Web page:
« MySpace friends Google | Main | Malware as a service »

Open source as metaphor

August 08, 2006

Ethan Zuckerman provides an extensive report on what seems to have been an extraordinarily illuminating Wikimania panel exploring the differences between the production of open source software and the production of Wikipedia. One thing that becomes clear from the discussion is how dangerous it is to use "open source" as a metaphor in describing other forms of participative production. Although common, the metaphor almost always ends up reducing the complex open-source model to a simplistic caricature.

The discussion also sheds light on a topic that I've been covering recently: Yochai Benkler's contention that we are today seeing the emergence of sustainable large-scale production projects that don't rely on either the pricing system or management structure. Benkler's primary example is open source software. But panelist Siobhan O’Mahony's description of the evolution of open source projects reveals that they have become increasingly interwoven with the pricing system and increasingly dependent on formal management structure:

She argues that the F/OSS [free/open source software] model has now matured, with formalized governance structures, and that it’s very useful to look at the non-profit foundations that have helped these projects deal with firms and a commercial ecosystem. Her interest comes in part from the “myth” of F/OSS - that we’re hackers, we don’t need marketing, we’re a meritocracy - that’s not what really happens, as most serious F/OSS contributors will tell you.

From 1993-2000, many F/OSS projects were self-governing, accepting volunteer contributions with most participants motivated by the cause, ideology and idealism. From 2000 - 2006, the majority of volunteers are sponsored by vendors, well-supported by in-kind donations of hardware, marketing and legal services. Most commercial-grade projects have incorporated as nonprofit foundations with formal governance structures. The foundations hold assets, protect projects from liability, and present project to the outside world, including brokering agreements with commercial firms.

Certainly, the idea of community is important to understanding the origins, structure, and development of the open source model, and many open source contributors are motivated by rewards that can't be measured in dollars and cents. But it's hard at this point to make the case that open source exists in some purified space outside the world of pricing and management.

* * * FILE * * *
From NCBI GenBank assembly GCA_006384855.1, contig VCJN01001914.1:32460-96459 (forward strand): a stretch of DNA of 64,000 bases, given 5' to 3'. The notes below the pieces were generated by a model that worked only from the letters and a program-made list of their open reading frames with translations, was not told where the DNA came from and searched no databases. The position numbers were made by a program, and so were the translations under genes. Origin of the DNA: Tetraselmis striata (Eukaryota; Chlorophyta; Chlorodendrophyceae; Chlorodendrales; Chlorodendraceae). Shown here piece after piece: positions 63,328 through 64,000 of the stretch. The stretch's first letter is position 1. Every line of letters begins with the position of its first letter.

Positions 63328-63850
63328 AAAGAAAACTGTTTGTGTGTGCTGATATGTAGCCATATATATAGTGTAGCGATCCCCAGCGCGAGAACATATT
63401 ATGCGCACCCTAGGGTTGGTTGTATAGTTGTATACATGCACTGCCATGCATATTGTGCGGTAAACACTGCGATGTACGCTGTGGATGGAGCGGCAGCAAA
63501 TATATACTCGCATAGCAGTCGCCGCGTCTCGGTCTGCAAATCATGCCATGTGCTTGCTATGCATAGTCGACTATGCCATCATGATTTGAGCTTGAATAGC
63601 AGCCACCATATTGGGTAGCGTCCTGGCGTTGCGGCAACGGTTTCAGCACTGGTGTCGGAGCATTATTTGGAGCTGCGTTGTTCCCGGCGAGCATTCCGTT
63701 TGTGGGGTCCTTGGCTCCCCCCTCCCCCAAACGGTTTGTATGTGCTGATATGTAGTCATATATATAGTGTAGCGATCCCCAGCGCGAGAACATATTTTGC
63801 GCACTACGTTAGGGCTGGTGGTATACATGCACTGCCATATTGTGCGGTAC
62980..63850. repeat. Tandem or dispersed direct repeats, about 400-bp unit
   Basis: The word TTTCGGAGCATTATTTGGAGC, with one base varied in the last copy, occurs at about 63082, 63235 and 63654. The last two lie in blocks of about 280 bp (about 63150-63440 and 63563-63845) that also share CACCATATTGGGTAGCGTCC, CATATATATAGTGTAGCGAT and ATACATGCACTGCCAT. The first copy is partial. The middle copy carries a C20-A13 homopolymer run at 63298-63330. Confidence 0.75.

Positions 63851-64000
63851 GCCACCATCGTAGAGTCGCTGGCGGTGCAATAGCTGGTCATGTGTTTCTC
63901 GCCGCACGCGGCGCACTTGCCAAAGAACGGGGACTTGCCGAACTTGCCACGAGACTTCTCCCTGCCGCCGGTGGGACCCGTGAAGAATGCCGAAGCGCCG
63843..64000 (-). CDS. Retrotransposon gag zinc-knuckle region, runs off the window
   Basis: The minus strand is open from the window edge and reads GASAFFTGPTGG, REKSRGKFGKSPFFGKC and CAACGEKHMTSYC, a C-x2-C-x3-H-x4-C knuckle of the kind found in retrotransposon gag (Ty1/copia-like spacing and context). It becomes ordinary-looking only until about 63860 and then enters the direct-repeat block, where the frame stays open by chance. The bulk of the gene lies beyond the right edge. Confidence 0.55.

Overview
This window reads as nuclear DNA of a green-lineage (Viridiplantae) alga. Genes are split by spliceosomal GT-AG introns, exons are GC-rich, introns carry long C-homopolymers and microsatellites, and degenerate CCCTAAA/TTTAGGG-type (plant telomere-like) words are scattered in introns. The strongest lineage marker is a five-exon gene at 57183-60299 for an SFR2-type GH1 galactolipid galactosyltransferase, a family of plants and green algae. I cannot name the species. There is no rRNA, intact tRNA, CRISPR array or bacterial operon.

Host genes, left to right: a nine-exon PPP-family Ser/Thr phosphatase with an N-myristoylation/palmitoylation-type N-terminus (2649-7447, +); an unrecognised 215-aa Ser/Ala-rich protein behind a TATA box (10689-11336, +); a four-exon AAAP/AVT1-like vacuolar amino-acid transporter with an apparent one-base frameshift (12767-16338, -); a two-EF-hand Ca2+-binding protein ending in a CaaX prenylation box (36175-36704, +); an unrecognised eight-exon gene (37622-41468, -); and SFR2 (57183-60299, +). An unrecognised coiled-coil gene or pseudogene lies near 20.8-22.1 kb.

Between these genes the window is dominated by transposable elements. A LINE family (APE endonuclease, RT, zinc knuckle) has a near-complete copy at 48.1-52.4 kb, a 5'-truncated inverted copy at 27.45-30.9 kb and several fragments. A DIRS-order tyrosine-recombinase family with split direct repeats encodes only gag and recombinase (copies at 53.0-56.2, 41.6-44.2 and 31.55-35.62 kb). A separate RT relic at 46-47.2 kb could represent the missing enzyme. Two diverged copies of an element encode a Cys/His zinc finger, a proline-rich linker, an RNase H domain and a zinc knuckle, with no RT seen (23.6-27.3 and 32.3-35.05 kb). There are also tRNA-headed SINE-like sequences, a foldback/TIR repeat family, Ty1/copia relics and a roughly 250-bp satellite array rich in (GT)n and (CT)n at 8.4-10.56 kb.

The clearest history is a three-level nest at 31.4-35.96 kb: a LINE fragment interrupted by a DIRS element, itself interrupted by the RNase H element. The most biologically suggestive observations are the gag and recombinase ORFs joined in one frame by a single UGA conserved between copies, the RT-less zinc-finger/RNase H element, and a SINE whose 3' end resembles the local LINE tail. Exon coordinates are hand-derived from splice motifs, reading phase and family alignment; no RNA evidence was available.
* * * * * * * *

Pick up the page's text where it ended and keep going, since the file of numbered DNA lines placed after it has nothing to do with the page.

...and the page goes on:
UPDATE: Two excellent retorts to this post, one from Tim Bray, the other from Assaf at Labnotes. They argue, among other things, that in trying to counter an oversimplification about open source, I've made my own oversimplification. A point well taken.

Comments

But it's hard at this point to make the case that open source exists in some purified space outside the world of pricing and management.


.. and the law.

Posted by: eszter [TypeKey Profile Page] at August 10, 2006 06:12 AM

Post a comment

Thanks for signing in, . Now you can comment. (sign out)

(If you haven't left a comment here before, you may need to be approved by the site owner before your comment will appear. Until then, it won't appear on the entry. Thanks for waiting.)


Remember me?


carrshot5.jpg Subscribe to Rough Type

Now in paperback:
shallowspbk2.jpg Pulitzer Prize Finalist

"Riveting" -San Francisco Chronicle

"Rewarding" -Financial Times

"Revelatory" -Booklist

Order from Amazon

Visit The Shallows site

The Cloud, demystified: bigswitchcover2thumb.jpg "Future Shock for the web-apps era" -Fast Company

"Ominously prescient" -Kirkus Reviews

"Riveting stuff" -New York Post

Order from Amazon

Visit Big Switch site

Greatest hits

The amorality of Web 2.0

Twitter dot dash

The engine of serendipity

The editor and the crowd

Avatars consume as much electricity as Brazilians

The great unread

The love song of J. Alfred Prufrock's avatar

Flight of the wingless coffin fly

Sharecropping the long tail

The social graft

Steve's devices

MySpace's vacancy

The dingo stole my avatar

Excuse me while I blog

Other writing

Is Google Making Us Stupid?

The ignorance of crowds

The recorded life

The end of corporate computing

IT doesn't matter

The parasitic blogger

The sixth force

Hypermediation

More

The limits of computers: Order from Amazon

Visit book site

Rough Type is:

Written and published by
Nicholas Carr

Designed by

JavaScript must be enabled to display this email address.

What?